situated in wembley, western australia, ‘shutter house’ by state of kin comprises a concrete block structure wrapped in a secondary timber batten skin. the perth-based multidisciplinary design studio has clad the residence in an operable façade with a mechanical system that allows users to open and close it at any time. inside, the three-story home is developed as a light filled sanctuary, with a rich color and material palette that includes hand-seeded terrazzo, exposed concrete ceilings, and carefully sourced granite, quartzite and travertine.images by jack lovel and sophie pearce
state of kin has wrapped ‘shutter house’ in a skin of locally sourced timber that creates a warm and tactile materiality while subtly contrasting the rest of the external finishes. the mechanical system allows the façade to open and close, offering a sense of enclosure and intimacy whilst allowing unobstructed views to the nearby lake. set on a sloping site, the home’s design manipulates the existing topography to achieve connectivity between indoor and outdoor areas.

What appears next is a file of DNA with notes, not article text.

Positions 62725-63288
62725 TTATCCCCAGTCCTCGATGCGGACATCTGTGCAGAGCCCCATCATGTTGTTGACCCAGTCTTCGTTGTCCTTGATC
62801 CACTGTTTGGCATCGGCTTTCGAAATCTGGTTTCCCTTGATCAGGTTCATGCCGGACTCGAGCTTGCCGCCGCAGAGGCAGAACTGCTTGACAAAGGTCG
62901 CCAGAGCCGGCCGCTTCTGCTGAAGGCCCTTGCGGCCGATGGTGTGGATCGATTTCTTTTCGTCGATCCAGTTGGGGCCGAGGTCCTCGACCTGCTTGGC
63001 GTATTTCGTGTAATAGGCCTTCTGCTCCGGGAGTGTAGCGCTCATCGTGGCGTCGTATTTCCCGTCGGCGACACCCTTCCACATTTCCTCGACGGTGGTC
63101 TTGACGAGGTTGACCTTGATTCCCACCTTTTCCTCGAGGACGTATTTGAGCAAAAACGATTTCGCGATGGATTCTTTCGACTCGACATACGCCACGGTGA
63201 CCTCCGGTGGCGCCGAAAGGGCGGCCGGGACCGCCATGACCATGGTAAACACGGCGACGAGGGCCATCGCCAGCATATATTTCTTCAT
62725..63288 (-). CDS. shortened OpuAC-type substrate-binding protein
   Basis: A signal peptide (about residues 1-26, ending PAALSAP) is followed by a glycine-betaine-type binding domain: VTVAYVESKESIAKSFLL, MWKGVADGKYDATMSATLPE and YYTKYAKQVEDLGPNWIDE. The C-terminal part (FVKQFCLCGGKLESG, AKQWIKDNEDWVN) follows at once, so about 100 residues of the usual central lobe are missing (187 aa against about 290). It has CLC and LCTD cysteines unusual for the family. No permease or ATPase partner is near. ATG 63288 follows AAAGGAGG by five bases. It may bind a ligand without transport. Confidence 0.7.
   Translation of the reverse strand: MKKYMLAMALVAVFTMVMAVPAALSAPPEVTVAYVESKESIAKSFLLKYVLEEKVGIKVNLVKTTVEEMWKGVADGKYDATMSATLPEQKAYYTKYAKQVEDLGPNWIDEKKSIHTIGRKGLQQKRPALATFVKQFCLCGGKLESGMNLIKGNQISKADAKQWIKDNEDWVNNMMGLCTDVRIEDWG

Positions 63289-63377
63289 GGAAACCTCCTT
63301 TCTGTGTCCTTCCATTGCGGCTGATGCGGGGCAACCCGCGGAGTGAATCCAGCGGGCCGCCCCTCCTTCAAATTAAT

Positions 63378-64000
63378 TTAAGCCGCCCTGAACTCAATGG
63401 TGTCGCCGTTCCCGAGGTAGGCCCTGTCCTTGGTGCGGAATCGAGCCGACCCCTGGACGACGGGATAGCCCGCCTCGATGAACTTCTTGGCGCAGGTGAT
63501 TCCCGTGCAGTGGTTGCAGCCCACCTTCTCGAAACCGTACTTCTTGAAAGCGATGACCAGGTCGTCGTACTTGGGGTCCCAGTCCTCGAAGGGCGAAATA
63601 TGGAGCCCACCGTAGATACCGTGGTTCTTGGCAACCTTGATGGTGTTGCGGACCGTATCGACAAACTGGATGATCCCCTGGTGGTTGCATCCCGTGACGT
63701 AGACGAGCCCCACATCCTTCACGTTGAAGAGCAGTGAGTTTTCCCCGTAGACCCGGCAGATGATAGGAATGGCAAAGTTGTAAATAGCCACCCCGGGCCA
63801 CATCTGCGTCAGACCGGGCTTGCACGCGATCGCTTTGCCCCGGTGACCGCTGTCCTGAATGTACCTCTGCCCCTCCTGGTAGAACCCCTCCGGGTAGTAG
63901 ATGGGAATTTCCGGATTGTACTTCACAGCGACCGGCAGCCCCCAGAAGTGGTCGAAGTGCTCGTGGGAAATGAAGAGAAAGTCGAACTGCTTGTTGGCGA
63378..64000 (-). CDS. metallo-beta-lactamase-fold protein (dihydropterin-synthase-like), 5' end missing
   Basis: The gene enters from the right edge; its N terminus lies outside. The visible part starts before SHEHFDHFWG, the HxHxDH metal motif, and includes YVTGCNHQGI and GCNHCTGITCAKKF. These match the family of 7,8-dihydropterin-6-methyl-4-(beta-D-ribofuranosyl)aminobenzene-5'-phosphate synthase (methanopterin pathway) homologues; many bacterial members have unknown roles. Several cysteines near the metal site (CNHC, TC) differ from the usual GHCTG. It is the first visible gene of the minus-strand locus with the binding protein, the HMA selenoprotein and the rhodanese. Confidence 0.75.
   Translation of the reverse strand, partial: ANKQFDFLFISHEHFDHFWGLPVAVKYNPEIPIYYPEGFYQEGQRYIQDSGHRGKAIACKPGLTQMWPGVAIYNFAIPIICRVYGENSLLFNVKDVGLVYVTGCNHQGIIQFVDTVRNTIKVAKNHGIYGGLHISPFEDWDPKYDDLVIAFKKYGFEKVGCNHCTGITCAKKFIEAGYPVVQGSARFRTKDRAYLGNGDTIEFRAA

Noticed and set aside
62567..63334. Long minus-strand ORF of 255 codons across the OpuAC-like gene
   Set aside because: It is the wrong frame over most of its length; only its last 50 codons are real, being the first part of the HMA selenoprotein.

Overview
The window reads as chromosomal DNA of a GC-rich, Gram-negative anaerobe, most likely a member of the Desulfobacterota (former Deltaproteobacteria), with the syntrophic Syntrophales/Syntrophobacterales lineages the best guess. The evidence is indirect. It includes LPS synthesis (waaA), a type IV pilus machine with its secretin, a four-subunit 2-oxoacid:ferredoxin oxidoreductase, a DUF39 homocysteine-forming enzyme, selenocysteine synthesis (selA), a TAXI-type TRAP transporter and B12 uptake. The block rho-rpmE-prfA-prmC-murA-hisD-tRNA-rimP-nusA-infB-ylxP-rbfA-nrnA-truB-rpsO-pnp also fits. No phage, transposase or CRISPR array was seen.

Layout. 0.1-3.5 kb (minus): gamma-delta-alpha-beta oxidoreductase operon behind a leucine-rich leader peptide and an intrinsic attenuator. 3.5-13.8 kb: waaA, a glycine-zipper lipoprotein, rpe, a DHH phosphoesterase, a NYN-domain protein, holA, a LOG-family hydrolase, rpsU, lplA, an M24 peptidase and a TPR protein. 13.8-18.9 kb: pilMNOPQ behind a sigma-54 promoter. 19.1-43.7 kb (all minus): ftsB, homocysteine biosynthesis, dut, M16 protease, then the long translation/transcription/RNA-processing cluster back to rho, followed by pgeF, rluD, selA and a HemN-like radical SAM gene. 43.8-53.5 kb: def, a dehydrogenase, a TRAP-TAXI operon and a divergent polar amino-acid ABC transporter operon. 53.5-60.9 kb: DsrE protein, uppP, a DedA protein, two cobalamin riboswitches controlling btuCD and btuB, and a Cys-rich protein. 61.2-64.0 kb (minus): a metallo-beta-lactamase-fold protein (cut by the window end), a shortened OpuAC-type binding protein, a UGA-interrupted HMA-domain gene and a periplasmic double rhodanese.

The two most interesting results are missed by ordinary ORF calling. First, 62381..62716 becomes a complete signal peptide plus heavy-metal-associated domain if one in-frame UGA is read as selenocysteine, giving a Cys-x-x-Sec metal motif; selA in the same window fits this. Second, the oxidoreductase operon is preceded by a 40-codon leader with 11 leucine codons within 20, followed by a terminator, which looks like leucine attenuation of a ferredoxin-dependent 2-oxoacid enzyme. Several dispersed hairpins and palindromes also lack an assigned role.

interspersed courtyard spaces connect internal and external zones throughout the house. its ground floor consists of a six car garage, wine cellar and entry into a three-story void that connects all levels via a feature staircase. four bedrooms, three bathrooms, laundry and gallery are located on the first floor, along with intimate courtyard and balcony spaces adjoining each bedroom. the second floor features an open plan living, dining and kitchen area that offers panoramic views of lake monger, and connects to a terrace and pool area with separate studio.
the state of kin interiors and architecture team focused on creating a light-filled sanctuary that is rich in color and materiality. interiors are characterized by unique and hand-crafted finishes, including the hand-seeded terrazzo of the ground level and the oak parquetry of the upper floors. contemporary abstract art and a curation of playfully sophisticated furniture pieces from mobilia complete the house.
‘shutter house is an expression of the designer’s appreciation of japanese architecture through the use of light and detail, and imbued with references to mid-century design that pays homage to the architectural history of its context,’ notes the perth-based studio.